The Unconstitutional European Arrest Warrant – PART 1
Editors Note: This has been republished with the kind permission of UKIP Daily.
The European Arrest Warrant is unconstitutional. It must – and can – be struck down.
Not just EAW arrests, but all arrests made on no evidence, such as those suffered by Lauren Southern, and others.
Most think the EAW is just about catching criminals. It is not. It is a tool for tyranny. It is a threat to the freedom of the innocent. It can be wielded by the British authorities, but also by any judiciary – however dodgy – anywhere in Europe, against any of us.
Theresa May and Amber Rudd want it to continue indefinitely, in a Security Treaty to be signed between the UK and the EU, even after Brexit.
Ms Southern, a Canadian citizen aged 22, was subjected to a banning order by the British authorities, preventing her from entering the UK, on grounds that she intended to interview Tommy Robinson, who they said was a ‘right-wing, racist leader’. On a previous visit she had distributed leaflets saying that ‘Allah was a Gay God’ – as an experiment to test the reaction of the public and the authorities, and to verify the extent to which freedom of speech is curtailed now in the UK.
Not only was she banned from entering, she was also detained by Kent police for three days. During this time they telephoned her father in Canada to tell him that they were holding her under the Prevention of Terrorism Act, although they had no reason to suspect her of being a terrorist. Her father recorded the conversation.
It is indeed shocking, that people are now being detained, as Ms Southern was, on no evidence of wrong-doing. And as indeed happens regularly with the EAW, although there is in that case the (fake) excuse that the foreign authority issuing an EAW ‘must’ already have evidence, although in fact the foreign authorities don’t have to have any evidence under their own Napoleonic laws as I explained during the CIB conference that Lord Pearson and Baroness Cox kindly hosted in March last year.
What happened to Ms Southern is a clear breach of Magna Carta, section 38. This (usually unnoticed) section is the basis of Habeas Corpus, which prevents people from being arrested and imprisoned on no evidence.
In their incredible wisdom, 800 years ago, our forefathers laid down, in Latin – and the Latin is important – in just 15 words, the basis of our freedom from arbitrary arrest and prosecution or persecution and harassment by officers of the state. It says:
Nullus balivus ponat aliquem ad legem, simplici sua loquela, sine testibus fidelibus ad hoc aductis.
No legal officer (balivus, originally ‘bailiff’) shall put anyone to the law ie. shall start legal proceedings against anyone (NB ‘anyone’ ‘aliquem’ – this is a universal human right, not limited to ‘free men’), on his own mere say-so, without reliable witnesses who have been brought for the purpose.
Note the use of the past participle ‘aductis’: the witnesses, the evidence, must have been already collected BEFORE legal proceedings, such as an arrest, are started. In Continental jurisdictions they often order suspects to be arrested first, and then, AFTERWARDS, they seek evidence. They are allowed to do this under the provisions of their own Napoleonic-inquisitorial systems, which are alien to our own Magna Carta heritage. This procedure, also called ‘fishing expeditions’, is NOT ALLOWED under Magna Carta and Habeas Corpus laws.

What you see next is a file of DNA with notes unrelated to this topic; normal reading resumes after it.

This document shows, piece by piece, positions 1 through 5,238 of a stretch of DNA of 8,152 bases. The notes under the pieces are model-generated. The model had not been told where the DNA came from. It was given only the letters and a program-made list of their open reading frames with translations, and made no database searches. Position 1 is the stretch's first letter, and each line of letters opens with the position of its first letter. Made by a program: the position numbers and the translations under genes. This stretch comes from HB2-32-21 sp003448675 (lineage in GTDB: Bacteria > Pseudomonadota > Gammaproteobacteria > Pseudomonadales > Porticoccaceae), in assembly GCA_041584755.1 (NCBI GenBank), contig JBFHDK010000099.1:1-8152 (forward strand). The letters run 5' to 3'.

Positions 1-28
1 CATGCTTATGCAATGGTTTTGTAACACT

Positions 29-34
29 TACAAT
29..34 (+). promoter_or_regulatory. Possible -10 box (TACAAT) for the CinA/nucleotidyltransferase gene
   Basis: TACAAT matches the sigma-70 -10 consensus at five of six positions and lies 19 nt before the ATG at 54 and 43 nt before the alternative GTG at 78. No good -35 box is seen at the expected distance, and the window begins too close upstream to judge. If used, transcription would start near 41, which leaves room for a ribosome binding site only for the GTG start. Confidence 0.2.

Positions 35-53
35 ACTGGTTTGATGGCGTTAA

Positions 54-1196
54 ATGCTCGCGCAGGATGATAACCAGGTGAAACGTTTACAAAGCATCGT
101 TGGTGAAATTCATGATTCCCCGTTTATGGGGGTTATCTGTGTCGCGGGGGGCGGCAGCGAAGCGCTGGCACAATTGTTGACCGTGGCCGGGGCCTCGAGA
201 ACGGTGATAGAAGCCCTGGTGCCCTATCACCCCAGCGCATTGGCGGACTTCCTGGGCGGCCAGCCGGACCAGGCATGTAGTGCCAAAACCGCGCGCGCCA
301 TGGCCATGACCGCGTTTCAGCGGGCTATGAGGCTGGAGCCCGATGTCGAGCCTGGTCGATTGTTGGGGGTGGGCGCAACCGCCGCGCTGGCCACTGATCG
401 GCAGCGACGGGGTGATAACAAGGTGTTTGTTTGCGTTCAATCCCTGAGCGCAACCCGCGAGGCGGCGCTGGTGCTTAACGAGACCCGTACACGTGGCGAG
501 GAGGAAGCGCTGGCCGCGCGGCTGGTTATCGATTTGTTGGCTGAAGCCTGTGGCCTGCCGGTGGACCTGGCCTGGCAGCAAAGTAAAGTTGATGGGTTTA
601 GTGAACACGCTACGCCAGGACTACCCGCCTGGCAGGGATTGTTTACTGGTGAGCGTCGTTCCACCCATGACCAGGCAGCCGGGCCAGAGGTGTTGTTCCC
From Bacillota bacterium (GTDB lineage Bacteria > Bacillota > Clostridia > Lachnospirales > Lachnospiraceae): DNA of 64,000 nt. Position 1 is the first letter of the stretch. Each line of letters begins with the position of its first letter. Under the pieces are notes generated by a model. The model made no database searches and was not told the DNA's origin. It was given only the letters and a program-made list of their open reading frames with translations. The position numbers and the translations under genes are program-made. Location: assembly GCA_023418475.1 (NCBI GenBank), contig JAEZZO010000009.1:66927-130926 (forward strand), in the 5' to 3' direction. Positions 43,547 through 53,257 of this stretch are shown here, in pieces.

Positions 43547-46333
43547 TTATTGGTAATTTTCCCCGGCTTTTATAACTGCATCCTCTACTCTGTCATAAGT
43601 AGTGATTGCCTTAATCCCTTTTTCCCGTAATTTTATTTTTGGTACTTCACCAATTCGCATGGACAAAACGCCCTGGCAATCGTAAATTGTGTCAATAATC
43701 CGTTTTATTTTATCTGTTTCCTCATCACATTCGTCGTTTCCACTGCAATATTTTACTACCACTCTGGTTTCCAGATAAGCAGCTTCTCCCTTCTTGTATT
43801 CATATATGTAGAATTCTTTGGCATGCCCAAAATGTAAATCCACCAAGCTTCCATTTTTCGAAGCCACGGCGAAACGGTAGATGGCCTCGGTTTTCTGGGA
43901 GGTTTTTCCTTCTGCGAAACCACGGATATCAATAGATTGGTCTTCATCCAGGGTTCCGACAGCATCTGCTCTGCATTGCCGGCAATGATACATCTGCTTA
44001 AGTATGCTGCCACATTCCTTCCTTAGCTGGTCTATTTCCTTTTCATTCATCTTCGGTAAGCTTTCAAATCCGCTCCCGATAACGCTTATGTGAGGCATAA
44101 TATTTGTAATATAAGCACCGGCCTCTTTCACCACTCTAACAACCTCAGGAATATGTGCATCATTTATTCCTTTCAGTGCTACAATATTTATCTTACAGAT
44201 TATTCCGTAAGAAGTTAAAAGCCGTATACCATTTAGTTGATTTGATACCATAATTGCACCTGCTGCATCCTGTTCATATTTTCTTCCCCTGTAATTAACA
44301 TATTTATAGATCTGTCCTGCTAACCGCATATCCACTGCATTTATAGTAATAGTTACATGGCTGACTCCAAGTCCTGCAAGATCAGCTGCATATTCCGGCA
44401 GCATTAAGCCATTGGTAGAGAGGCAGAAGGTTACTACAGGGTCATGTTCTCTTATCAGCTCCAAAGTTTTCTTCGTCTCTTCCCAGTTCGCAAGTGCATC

This means that nobody can be subjected to any legal act, like arrest or detention, without previously collected evidence.
Ms Southern and Tommy Robinson talk about legal redress for her dreadful experience at the hands of the British state. Might I suggest that what she suffered was an abuse of due process, indeed a perversion of justice, at the hands of the Kent police officers who detained her thus, on NO EVIDENCE. Her Habeas Corpus rights were VIOLATED.
Now if Ms Southern brings a case against the Kent police for unlawful detention (or some such offence, maybe false imprisonment…?), the Kent police might put forward the counter-argument that the PTA provisions gave them that power, and, since it comes after Magna Carta and indeed after the Habeas Corpus Act of 1679 (and any subsequent modifications), it over-rides those guarantees under the doctrine of implied repeal.
This counter-argument can be invalidated as follows:
There was a famous case some years ago, when some market traders in Sunderland were convicted and given a criminal record for having sold bananas by the pound weight instead of by the kilogram as had become compulsory under an order complying with an EU directive, issued under the legal force of the European Communities Act 1972. The defendants of this absurdly unfair conviction became known as ‘The Metric Martyrs’. They appealed against their conviction, but their appeal failed.
We must look at the reasons given, why their appeal was turned down.
When the Appeal Court Lords Laws and Crane confirmed the conviction of the Metric Martyrs, they gave a novel answer to their defence’s arguments: their defence had argued that the 1985 Weights and Measures Act, which allowed market produce to be sold in lb and/or kg, was subsequent to the 1972 ECA (under whose provisions the order criminalising the sale of fruit by the pound weight instead of by the kilogram had been issued). Therefore, argued the defence, the WMA1985 over-rode that part or that effect of the ECA1972 under the doctrine of implied repeal, whereby if there be a conflict between laws then the subsequent law is deemed to have over-ridden the provisions of the earlier law.
Not so, said their Lordships. They said that the ECA72 had the status of a ‘constitutional act’, and so could not be over-ridden by subsequent legislation under implied repeal, but only if the repeal was explicitly spelt out in the text of the subsequent Act.